Monthly Archives: August 2014

Cambridge University Hospitals (CUH) to recruit more volunteers to support clinical staff

Volunteering in the NHS is always likely to be a difficult debate. Not that long ago the new head of NHS England in his inaugural speech described volunteers as an essential source of ‘renewable energy’ for the health service.  This example in Cambridge seems to be one of the first indications of what that might mean in practice.  Here there are apparently already 700 registered volunteers but the trust’s head of volunteer services is reported on this Cambridge Network News site saying “we can swell the volunteer numbers and transform the way they work, to provide much more effective support to clinical staff …  We want to create a situation where volunteers are partners and actively engage them in designing services and delivering patient experience.”

The range of volunteering activities currently covers the long established ‘traditional’ areas associated with visiting patients, library services and hospital guides with many volunteers helping out for a few hours a week.  What will be interesting is whether the range of activities extends (not that long ago in different hospital trust my mum was ‘registered’ for an MRI scan by a volunteer who took her details and issued her with a medical allergy wristband!).   Given the already multidisciplinary nature of healthcare, the way in which volunteers fit within the complex work environment will also be one we will be watching with interest.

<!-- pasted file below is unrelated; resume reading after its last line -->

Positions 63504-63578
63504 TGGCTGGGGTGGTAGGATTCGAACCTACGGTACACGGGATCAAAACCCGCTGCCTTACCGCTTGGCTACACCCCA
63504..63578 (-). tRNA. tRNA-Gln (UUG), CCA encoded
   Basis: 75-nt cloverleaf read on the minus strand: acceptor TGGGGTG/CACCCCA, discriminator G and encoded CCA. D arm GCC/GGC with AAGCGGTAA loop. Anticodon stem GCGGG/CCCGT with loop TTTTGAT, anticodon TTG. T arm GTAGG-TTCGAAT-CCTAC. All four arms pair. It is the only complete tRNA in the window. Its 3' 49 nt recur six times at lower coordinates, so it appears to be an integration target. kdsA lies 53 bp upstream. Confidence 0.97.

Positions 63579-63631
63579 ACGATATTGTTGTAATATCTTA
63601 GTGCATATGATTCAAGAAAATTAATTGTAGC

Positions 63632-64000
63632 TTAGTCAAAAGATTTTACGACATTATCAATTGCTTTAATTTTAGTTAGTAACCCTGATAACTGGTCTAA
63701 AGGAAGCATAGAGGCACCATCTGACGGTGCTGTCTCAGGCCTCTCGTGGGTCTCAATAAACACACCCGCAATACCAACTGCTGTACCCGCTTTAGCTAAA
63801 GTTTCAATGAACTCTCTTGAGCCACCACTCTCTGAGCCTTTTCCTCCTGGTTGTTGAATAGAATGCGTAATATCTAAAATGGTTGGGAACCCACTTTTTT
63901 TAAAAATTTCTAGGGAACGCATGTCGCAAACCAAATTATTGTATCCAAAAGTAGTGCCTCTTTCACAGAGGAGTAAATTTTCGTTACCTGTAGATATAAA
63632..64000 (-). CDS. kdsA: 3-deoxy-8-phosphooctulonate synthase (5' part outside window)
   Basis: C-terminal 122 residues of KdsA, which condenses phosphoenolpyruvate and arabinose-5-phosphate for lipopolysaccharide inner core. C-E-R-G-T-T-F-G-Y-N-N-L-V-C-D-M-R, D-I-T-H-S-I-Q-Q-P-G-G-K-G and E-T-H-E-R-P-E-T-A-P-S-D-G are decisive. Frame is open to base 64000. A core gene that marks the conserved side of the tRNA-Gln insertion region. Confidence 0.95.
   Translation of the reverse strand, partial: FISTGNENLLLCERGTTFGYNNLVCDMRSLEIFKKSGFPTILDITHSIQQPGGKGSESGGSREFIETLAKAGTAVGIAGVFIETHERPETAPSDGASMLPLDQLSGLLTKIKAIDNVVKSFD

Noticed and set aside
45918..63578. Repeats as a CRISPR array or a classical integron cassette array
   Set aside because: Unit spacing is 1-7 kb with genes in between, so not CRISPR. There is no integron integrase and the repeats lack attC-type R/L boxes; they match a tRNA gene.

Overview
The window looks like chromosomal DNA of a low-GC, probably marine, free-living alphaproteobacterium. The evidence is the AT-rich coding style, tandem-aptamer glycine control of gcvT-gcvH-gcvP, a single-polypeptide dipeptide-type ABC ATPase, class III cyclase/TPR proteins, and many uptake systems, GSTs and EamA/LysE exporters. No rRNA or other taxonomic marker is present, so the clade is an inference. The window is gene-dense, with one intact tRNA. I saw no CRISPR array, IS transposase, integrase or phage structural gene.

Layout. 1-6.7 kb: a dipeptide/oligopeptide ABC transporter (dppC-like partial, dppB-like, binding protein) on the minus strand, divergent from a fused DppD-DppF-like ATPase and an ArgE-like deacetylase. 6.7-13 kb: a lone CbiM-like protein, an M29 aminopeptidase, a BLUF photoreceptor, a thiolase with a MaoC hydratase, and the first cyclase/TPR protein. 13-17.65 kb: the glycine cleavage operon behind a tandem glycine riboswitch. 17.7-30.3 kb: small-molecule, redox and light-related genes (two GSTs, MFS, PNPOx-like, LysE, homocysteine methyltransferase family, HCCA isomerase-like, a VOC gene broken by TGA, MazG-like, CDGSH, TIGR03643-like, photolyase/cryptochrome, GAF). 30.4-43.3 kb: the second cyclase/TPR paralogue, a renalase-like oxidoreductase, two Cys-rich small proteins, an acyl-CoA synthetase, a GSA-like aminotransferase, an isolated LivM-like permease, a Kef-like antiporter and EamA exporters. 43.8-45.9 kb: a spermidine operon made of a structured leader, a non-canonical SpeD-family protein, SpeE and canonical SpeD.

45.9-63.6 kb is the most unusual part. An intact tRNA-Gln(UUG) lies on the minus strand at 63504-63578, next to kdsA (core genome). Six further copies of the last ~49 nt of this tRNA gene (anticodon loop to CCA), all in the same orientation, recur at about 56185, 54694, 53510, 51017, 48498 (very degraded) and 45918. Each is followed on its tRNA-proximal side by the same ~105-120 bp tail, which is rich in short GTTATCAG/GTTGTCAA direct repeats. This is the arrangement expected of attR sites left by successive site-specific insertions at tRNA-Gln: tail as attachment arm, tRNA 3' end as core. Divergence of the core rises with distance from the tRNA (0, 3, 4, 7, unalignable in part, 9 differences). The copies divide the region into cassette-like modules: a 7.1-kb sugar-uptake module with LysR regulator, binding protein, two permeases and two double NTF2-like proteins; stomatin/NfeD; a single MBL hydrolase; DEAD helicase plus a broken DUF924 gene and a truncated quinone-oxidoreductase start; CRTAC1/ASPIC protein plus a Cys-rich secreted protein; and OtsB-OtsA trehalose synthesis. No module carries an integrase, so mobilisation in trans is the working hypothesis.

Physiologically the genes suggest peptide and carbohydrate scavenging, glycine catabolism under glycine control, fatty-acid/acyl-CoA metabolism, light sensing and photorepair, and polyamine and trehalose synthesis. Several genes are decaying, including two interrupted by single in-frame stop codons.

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Should volunteers be rewarded? Debate over possible council tax rebate

The Guardian here summarises different viewpoints on the Local Government Association’s proposal that “Community Heroes” should be rewarded by way of Council Tax discounts of up to 10%.

Main concerns raised in the Guardian piece concern the inevitable red tape that would be involved in monitoring this and more fundamentally about whether volunteers would see this as an unnecessary reward that might change the nature of volunteering.  Here for example is Westminster City Council’s response on actions they already take to encourage volunteering.

Indeed there are already some powers in place for local authorities to offer discounts to, for example, special constables.   Other’s have suggested other ways of recognising volunteers can be found by way of local discounts and voucher schemes.

The key issue here seems to be negotiating fine line between ‘recognising’ and ‘rewarding’ volunteers efforts, whilst not romanticising or trivialising notions of ‘altruism’.